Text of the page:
Lower Normandy is one of the 22 regions of France. It is located north west of France and has borders with the English Channel in the north and west, with Upper Normandy in the north-east, with Centre region in the south-east and with Pays de la Loire in south west. The region is composed of three departments: Calvados, Orne and Manche. The administrative centre is Caen, the sub centres being Saint-Lô and Alençon.
Lower Normandy gathers the western part of the former Normandy province and the northern part of the former Perche County. There are 5 different sub areas in Lower Normandy: the Norman Bocage at the west, the Normandy plain in the centre, the Auge County in the north east, the Ouche County in the south west and the Perche ornais in the south east. All these different areas make Lower Normandy a region culturally and historically rich.
History played a significant role in Normandy’s identity. It was first conquered by Vikings, during the 10th century and in 911 they created the Normandy duchy. In 1066 William the conqueror, a Norman Count, became King of England. In the meantime, Mont monks were building a wonder on a rock protected by Saint Michel. During centuries Normandy was home of many abbeys and was a kind of meditation area. Then the region suffered a lot during the 100 years war and later during the WWII. Indeed it was the stage of the Allies landing and as a result many towns were destroyed.
Lower Normandy economy is mainly based on agriculture; as a consequence the region is the first one in France as far as butter, fresh cheeses, cider apples, and leeks growing are concerned. The region is the fourth one as regards the car industry and is the first one for the number of horses. Lower Normandy is also renowned for its local gastronomy; you will find cheese and cream in almost all dishes, and fishes are also very present. Finally, you cannot go in Normandy and not try the Calvados or the cider!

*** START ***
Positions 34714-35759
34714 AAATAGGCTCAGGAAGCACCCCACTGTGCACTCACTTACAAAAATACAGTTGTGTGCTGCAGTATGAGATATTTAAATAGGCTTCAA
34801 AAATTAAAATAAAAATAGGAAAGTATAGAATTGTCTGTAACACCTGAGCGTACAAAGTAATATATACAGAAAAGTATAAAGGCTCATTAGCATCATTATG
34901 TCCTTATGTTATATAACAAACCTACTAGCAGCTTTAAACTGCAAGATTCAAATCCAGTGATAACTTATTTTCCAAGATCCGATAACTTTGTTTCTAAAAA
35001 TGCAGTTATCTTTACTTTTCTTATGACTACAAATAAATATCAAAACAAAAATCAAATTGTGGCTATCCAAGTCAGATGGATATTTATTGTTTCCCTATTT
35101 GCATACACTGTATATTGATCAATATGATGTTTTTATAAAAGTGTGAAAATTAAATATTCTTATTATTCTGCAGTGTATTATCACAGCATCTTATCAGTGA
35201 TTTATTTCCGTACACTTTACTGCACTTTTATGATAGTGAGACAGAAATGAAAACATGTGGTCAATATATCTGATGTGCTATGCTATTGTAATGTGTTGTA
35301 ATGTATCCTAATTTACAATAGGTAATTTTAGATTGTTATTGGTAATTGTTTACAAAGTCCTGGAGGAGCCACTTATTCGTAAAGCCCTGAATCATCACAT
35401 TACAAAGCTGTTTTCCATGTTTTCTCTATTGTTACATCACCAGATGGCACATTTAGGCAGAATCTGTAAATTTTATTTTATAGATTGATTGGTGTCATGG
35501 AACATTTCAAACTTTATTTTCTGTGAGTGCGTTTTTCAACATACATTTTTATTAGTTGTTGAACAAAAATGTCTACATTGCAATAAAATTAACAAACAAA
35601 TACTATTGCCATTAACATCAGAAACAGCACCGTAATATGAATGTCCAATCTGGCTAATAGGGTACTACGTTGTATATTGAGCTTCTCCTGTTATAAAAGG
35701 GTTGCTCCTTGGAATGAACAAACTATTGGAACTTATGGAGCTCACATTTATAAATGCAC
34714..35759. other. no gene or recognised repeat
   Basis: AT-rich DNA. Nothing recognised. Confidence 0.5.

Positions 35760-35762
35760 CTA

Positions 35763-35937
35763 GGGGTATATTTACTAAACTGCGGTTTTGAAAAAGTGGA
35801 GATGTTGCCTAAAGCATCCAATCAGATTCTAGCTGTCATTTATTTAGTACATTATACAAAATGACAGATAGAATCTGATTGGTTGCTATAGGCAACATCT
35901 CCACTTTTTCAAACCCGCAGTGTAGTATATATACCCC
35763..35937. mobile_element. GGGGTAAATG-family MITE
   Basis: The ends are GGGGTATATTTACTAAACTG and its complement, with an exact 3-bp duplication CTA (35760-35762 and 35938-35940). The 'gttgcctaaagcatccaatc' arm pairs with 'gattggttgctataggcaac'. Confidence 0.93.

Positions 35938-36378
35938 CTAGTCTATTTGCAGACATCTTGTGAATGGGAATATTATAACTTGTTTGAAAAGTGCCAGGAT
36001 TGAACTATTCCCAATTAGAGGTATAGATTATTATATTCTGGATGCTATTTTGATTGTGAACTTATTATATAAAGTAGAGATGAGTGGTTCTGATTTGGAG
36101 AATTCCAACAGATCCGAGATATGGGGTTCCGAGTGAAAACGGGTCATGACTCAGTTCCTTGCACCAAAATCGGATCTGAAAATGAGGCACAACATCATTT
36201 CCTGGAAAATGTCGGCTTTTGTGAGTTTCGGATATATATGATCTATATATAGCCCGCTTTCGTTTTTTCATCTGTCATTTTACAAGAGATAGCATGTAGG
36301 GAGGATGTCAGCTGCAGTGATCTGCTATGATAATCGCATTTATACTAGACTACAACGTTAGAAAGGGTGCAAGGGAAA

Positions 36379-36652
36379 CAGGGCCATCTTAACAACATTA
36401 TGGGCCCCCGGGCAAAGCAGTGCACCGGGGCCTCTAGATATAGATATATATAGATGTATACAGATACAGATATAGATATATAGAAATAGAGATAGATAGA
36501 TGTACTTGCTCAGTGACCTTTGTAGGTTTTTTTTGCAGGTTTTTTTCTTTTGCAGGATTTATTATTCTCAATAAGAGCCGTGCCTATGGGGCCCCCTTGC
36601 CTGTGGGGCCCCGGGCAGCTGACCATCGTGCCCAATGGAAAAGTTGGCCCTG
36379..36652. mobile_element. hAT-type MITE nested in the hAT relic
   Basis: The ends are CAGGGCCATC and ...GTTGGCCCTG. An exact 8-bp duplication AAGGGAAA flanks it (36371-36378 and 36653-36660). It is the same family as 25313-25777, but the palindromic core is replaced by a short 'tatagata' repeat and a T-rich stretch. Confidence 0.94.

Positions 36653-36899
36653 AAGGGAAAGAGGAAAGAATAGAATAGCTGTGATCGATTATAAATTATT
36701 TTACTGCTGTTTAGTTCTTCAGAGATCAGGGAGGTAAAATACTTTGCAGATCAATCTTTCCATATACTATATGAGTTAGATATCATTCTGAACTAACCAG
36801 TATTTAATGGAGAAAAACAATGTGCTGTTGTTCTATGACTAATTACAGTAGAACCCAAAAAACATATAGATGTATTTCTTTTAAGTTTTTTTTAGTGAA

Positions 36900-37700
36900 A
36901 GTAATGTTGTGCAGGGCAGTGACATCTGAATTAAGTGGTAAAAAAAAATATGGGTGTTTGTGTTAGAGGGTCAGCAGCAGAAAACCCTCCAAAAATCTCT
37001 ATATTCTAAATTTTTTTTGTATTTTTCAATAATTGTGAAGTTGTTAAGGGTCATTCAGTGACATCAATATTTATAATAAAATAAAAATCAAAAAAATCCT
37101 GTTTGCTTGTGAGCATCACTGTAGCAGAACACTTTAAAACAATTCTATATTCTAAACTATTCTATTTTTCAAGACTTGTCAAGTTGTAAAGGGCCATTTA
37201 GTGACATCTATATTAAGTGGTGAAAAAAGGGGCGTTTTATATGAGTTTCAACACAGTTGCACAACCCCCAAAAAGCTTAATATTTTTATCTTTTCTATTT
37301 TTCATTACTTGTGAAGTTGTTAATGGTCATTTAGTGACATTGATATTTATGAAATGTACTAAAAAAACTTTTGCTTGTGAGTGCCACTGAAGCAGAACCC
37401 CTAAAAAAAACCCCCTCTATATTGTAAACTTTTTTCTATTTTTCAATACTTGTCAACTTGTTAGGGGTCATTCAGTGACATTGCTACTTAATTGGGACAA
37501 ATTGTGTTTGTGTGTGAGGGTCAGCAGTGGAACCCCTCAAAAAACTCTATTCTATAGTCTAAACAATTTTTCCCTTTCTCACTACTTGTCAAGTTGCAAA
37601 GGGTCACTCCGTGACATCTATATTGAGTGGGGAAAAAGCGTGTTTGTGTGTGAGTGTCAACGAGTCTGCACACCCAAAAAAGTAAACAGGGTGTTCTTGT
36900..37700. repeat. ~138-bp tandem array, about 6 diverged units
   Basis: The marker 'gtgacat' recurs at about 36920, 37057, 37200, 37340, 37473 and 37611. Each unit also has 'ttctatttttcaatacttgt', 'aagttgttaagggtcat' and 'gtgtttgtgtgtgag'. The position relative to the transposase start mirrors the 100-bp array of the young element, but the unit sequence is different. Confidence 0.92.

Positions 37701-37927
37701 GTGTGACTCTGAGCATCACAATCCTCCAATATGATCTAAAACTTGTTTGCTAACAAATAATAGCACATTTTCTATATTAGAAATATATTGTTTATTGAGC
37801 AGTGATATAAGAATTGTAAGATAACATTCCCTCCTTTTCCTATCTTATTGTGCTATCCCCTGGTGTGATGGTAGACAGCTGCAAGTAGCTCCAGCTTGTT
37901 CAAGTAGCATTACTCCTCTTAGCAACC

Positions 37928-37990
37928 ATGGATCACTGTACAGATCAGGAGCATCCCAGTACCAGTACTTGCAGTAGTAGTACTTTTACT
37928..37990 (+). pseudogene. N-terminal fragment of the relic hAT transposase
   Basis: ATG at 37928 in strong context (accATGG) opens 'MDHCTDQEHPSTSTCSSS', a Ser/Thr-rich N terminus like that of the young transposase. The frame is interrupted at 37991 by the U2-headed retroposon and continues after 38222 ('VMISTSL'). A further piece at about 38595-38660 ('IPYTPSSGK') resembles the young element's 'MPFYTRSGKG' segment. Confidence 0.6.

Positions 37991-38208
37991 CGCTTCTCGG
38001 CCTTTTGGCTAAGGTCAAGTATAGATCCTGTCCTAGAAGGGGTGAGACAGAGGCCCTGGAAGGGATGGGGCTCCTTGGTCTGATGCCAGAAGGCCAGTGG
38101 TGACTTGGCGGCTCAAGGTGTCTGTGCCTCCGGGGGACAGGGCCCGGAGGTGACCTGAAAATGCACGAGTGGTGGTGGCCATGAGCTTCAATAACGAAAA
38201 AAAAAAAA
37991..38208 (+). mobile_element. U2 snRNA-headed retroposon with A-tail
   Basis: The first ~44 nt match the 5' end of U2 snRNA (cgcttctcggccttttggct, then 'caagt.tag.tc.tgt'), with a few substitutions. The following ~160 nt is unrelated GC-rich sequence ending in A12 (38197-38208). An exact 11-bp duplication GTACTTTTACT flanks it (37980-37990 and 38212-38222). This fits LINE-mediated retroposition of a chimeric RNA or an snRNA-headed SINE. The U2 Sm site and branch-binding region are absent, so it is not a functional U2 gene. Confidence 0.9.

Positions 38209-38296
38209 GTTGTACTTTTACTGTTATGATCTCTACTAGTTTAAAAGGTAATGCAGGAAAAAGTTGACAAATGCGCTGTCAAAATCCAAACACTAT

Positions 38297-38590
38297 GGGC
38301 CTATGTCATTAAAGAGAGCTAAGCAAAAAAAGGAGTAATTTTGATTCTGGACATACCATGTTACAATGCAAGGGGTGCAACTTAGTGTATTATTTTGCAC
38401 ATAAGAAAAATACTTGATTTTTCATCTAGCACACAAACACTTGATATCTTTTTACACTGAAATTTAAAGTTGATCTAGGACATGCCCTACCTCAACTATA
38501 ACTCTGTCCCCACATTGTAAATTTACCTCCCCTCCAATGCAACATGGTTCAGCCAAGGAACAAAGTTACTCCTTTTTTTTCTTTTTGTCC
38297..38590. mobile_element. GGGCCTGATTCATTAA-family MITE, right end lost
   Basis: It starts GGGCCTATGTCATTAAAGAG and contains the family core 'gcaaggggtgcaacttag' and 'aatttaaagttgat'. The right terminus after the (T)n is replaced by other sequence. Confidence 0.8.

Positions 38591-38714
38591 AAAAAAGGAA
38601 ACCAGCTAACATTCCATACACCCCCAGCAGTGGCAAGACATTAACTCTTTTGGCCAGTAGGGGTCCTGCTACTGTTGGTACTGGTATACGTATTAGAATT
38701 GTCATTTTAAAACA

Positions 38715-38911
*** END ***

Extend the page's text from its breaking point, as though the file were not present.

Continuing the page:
|Property prices in Lower Normandy and its 3 departments in 2009|
|Location||Apartments € / sq m||New built apartments € / sq m||Houses €|
Since the national average for house prices is around €3,200 /sq m in 2009, house prices in Lower Normandy with €2,570 /sq m in April 2009, can be said to be affordable. You can find many different types of properties in Normandy, such as farmhouses, castles, villas, apartments, manors, etc. Prices and size vary according to the type of dwellings. For example an apartment will cost you €177,342 for a 55sq m property, while a farmhouse worth €238,916 for a 136sq m house. There is a large range of choice, hence everybody can find the property of their dreams!
Lower Normandy is a great investment for British people; thanks to its closeness to the British Islands it is a cheap and easy destination to reach. Hence you can either buy it as a second home, either invest in a buy-to-let as you will not have difficulties renting it.
To get updated info about property prices in Lower Normandy, please browse our French Property Market Reports published in the News Section every month.
Click here to have an overview of Basse Normandie Property Prices.
Normandy is worldwide renowned for its beaches which were the stage of the Allies landing in 1944, but also for its cider and calvados. Its gastronomy and architecture reflect well the identity and character of the region.
Good food: owing to its geographical location, Normandy boasts a large range of produce, from fishes to dairy products, including cider and Calvados. The use of cheese and cream in Normandy is almost legendary. The region can also boast to offer a complete traditional meal, from entrée to deserts. Making a list of all the traditional dishes would be too long; however here is a list of the incontrovertible: as regards fishes, try the sole from Dieppe, and Norman oysters; taste also the Auge chicken and the Rouen style duck; cheeses and cream are renowned all over France, such as the heart Neufchatel and the Marie Harel camembert; for desserts, give it a go to the Bourdelots (it is an entire apple wrapped up in a pastry, they also put sugar, butter, cider and of course calvados), and to the Teurgoule (a kind of rice pudding). And to accompany your meal you will test the renowned cider and you end it with the Calvados brandy and the Benedictine liquor.